DTH Travel


Borneo’s Traditional Tribes


Stepping back in history in the Kelabit Highlands

Borneo, the largest island in Asia and the third largest in the world, may be known for its rugged landscapes, ancient rainforests and exotic beaches, but the otherworldly island is also home to a number of indigenous people that still exist in tribal groups to this day. Collectively known as Dayaks, the different tribes each retain their own customs, culture, languages and laws.

Kelabit is a highland plateau and home to the indigenous Kelabit tribe, one of the smallest tribes in Borneo. Famous for their hospitality, elongated earlobes and friendly demeanour, the Kelabit are often considered some of the friendliest people in Malaysia. Other tribes, such as the Lun Bawang, living predominantly around Ba’ Kelalan, also live in the area and together are called the “Orang Ulu” or “People of the Highlands”. Orang Ulu people were traditionally animist but converted to Christianity after the war. Many of the tribes’ ancient traditions, such as burial rituals, disappeared though some ossuaries used in funeral processes and rock carvings can be still found. The Orang Ulu women are famous for their earlobes. The long ears are a ‘jewel’ used to attract potential suitors for marriage. Today, the majority of the native people are farmers and rice produced in the area is considered some of the finest in the world with its soft texture, fine grains and splendid taste.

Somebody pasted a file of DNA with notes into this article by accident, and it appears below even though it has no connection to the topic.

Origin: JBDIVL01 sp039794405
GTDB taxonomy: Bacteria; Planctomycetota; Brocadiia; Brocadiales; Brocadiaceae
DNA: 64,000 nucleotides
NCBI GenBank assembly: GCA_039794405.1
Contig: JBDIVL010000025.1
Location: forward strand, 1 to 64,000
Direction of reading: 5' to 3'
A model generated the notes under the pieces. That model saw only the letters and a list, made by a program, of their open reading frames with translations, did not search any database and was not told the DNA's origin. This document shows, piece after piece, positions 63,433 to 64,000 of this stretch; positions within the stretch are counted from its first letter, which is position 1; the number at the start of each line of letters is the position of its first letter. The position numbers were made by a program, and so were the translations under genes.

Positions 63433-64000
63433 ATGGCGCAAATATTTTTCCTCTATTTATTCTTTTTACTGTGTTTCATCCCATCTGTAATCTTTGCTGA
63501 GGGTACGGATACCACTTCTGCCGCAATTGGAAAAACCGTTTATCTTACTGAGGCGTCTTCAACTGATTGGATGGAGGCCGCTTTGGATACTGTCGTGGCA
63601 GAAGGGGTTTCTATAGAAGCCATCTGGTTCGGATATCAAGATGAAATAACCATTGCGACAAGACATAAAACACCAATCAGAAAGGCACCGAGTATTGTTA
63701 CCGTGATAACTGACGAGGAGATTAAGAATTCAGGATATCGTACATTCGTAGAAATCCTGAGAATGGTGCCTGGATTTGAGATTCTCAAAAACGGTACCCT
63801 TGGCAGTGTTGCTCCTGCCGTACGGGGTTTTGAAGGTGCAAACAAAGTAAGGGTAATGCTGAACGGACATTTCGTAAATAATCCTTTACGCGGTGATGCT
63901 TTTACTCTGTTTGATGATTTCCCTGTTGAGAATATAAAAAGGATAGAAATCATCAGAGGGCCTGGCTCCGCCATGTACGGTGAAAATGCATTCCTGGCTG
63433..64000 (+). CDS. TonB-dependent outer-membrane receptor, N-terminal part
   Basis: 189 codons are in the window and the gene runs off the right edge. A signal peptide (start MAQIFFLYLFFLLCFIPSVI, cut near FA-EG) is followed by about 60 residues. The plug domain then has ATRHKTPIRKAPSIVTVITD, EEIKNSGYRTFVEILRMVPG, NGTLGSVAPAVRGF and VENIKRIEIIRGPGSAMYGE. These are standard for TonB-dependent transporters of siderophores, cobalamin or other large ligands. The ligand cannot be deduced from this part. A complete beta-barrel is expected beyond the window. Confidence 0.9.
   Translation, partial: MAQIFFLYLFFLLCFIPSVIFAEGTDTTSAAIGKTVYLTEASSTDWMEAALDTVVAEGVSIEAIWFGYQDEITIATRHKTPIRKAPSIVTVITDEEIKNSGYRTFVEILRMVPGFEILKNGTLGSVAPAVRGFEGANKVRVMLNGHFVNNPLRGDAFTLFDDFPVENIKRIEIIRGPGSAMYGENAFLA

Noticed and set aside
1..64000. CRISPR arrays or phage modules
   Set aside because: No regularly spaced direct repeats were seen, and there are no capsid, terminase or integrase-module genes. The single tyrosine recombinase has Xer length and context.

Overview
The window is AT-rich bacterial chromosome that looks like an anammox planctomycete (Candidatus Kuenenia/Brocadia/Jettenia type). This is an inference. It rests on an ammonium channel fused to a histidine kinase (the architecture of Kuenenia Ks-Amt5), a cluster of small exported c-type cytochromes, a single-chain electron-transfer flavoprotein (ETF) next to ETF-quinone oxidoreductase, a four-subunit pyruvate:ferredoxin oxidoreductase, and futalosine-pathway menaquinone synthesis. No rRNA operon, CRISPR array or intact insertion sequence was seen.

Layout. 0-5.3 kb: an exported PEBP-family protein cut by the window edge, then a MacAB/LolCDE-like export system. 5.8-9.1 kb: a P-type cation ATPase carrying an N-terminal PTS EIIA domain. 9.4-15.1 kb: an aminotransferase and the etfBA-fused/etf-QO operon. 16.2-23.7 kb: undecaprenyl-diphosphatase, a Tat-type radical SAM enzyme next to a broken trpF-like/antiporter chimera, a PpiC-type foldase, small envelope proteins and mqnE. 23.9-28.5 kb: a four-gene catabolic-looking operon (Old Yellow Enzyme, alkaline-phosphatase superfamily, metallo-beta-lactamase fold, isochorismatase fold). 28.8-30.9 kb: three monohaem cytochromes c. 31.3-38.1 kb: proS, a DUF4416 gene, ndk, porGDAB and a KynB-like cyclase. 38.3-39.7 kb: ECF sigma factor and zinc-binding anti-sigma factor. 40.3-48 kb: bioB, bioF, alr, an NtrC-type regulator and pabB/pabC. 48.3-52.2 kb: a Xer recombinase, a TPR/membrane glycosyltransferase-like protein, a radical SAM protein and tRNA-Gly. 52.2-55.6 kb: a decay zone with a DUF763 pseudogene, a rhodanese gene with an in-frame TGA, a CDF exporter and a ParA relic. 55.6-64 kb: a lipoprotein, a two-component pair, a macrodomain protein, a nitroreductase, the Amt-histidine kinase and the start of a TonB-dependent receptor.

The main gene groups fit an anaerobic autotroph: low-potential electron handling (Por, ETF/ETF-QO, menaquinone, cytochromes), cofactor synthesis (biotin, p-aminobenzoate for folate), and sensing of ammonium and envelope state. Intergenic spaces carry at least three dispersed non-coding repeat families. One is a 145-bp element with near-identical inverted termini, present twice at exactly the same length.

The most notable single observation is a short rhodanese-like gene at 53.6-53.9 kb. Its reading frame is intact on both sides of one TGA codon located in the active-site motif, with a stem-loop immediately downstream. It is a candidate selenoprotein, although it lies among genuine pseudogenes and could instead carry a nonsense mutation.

The Kelabit speak their own tribal language, but many have learned to speak Malay and English as well making it easier for travellers to explore the region and connect with the local people.

Hidden from the outside world until World War II, when Australian and British troops used the settlements as bases in their fight against the Japanese, the Kelabit Highlands are located along the border of Kalimantan, 100 kilometres southeast of Gunung Mulu and deep in the interior of the island.

Here, far from the modern world, visitors can encounter an unspoilt land with a refreshing climate, jungle paths, lush paddy fields and occasional wildlife. Of course, as with any place, it’s the people that truly make it memorable and meeting with the Orang Ulu make any experience in the Kelabit Highlands even more memorable.

Interested in exploring the Kelabit Highlands? Consider our three-day tour through Bario Valley to become more familiar with some of the 17 villages in the region. 


What to Know Before Visiting the Kelabit Highlands

  • The best time to visit the Kelabit Highlands is between March and September.
  • The weather is usually pleasant in Kelabit with warm and humid days, and chilly and refreshing nights
  • The Kelabit Highlands can be reached by small propeller planes from Miri that fly into Bario or Ba’ Kelalan
  • Bario and Ba’ Kelalan are the region’s most visited places and ideal departure points for long treks in the jungle, journeys to the countryside and longhouse visits
  • Other noteworthy villages are Pa’ Umor (about an hour walk from Bario), the relatively untouched Pa’ Lunga with its 100 inhabitants and Ba’ Kelalan
  • Adventurous travellers may want to conquer the peaks of Gunung Murud, Sarawak’s highest mountain with a peak of 2,423 metres

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